“If the American people ever allow private banks to control the issue of their currency, first by inflation, then by deflation, the banks and corporations that will grow up around them will deprive the people of all property until their children wake up homeless on the continent their Fathers conquered…. I believe that banking institutions are more dangerous to our liberties than standing armies…. The issuing power should be taken from the banks and restored to the people, to whom it properly belongs.”
— Thomas Jefferson (sources here)
Jefferson was right. “The people” should control the banks. In other words, buyers and sellers in the marketplace — free market forces — should decide what interest rates are, what the value of money is, and everything else. Government should have nothing to say about it.
Instead, early in the 20th Century, we got the Federal Reserve. This provided a politically controlled central bank. It eventually enabled the U.S. to go off the gold standard, to inflate/deflate the currency at will, and to become the pernicious influence Jefferson predicted would be the case should private bankers be permitted to control or manage the whole economy.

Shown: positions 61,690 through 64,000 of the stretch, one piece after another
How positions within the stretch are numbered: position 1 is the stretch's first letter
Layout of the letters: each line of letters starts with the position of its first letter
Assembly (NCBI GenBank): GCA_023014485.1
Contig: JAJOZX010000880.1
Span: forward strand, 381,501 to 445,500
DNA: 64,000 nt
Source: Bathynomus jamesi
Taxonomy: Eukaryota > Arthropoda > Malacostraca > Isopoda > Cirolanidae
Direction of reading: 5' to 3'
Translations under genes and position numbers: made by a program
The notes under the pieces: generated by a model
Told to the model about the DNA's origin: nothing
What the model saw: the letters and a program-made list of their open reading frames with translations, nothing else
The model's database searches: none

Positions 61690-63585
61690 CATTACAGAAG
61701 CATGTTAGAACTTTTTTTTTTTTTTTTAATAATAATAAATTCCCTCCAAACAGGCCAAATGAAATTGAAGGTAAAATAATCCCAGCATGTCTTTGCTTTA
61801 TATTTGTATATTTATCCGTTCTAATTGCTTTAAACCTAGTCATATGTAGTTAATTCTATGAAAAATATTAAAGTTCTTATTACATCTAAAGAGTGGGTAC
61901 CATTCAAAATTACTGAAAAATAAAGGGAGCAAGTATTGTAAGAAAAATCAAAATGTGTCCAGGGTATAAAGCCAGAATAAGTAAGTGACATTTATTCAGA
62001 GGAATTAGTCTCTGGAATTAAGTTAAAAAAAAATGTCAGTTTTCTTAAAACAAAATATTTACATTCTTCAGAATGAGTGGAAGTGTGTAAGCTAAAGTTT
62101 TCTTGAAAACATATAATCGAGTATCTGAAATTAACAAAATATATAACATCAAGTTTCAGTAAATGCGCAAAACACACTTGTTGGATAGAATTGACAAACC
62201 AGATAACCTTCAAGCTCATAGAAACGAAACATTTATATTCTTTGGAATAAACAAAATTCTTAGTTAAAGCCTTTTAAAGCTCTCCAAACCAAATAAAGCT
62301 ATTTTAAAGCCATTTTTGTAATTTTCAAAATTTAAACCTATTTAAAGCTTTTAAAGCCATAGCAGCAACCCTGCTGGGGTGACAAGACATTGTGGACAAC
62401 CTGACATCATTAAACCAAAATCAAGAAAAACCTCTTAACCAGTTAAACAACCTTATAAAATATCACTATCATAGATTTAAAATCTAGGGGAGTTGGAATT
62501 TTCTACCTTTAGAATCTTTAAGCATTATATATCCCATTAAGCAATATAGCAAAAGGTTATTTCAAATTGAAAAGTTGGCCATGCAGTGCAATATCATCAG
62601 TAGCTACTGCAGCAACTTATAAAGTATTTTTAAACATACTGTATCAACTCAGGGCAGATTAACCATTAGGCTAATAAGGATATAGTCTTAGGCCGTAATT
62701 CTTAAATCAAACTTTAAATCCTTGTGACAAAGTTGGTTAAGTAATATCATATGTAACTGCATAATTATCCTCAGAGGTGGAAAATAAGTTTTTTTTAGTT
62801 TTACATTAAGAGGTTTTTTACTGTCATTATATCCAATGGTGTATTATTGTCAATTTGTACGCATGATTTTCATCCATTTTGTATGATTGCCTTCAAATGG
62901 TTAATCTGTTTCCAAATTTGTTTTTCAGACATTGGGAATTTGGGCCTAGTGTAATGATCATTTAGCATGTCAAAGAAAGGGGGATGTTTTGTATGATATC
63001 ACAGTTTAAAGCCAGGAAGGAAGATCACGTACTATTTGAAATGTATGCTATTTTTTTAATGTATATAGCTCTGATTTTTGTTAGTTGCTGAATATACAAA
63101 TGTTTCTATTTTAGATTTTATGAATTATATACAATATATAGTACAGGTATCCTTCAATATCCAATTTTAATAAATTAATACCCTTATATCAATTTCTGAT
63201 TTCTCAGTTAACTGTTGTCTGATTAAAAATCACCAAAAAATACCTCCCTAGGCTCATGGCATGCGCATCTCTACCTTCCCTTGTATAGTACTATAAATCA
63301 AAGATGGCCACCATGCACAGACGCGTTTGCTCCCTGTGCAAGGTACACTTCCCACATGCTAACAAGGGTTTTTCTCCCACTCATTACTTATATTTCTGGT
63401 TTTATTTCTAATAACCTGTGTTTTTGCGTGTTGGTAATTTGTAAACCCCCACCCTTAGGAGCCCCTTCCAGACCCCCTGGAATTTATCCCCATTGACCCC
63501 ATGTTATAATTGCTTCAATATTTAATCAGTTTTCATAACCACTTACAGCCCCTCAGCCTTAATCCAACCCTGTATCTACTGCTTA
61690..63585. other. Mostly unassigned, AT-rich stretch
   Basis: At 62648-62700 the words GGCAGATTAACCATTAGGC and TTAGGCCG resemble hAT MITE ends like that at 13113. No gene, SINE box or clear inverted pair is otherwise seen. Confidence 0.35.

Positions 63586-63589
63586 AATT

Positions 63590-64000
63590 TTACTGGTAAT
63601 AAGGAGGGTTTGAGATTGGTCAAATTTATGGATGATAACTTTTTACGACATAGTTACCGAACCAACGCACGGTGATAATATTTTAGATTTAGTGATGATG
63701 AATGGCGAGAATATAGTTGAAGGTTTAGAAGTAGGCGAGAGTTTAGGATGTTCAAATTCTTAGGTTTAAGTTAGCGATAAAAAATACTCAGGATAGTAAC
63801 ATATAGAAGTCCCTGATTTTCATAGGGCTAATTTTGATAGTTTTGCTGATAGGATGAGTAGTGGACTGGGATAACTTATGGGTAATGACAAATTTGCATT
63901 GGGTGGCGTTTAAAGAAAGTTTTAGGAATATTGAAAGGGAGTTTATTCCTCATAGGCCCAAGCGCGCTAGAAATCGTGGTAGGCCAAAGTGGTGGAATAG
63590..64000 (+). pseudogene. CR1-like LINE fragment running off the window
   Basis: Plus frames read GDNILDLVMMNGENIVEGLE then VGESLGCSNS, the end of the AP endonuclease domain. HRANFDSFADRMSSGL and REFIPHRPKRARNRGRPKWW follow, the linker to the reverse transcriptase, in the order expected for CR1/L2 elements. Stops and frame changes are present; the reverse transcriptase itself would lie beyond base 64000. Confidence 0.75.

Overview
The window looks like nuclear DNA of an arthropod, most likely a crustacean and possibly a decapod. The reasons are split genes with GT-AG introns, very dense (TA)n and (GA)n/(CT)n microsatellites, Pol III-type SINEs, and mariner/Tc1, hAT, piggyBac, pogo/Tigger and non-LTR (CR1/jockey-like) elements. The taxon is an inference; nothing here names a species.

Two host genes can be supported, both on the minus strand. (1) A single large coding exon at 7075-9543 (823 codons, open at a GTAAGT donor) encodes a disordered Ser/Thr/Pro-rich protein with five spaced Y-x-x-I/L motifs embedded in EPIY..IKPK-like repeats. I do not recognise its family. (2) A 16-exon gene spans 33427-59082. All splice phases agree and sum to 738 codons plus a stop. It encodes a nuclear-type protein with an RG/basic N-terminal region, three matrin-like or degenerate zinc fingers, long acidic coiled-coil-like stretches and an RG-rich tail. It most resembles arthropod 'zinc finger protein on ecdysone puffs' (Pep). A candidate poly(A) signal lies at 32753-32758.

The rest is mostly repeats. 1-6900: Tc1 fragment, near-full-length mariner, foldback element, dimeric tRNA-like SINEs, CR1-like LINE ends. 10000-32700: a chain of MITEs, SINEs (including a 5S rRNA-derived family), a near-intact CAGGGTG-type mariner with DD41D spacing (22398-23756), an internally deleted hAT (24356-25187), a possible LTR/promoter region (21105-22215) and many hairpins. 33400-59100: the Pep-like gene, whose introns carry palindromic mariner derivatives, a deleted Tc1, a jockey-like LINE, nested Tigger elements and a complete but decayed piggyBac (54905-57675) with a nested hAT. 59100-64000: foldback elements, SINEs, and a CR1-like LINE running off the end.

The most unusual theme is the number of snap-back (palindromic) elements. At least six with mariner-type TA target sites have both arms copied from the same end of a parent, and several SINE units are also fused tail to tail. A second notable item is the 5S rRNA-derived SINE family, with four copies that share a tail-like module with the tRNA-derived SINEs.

The boom-bust cycle of the American economy started only after the Federal Reserve came into existence. Prior downturns, known as “panics,” were short-lived and minimal corrections. They were nothing compared to the Great Depression of the 1930s, the Great Recession of the 2010s, the many booms/busts/downturns in between, and whatever is yet to come.
Jefferson opposed the Federal Reserve system without knowing it, because it had not yet been established in the United States. Unlike most today, he grasped the inherent danger of fascism, whereby government authorities manage and influence the actions of private, profit-making actors in the pseudo-marketplace. That’s precisely what we have today, and it’s precisely why the candidacies of Donald Trump and Bernie Sanders got so far. These candidates don’t understand the problem like Jefferson did. But the problem is all too real.
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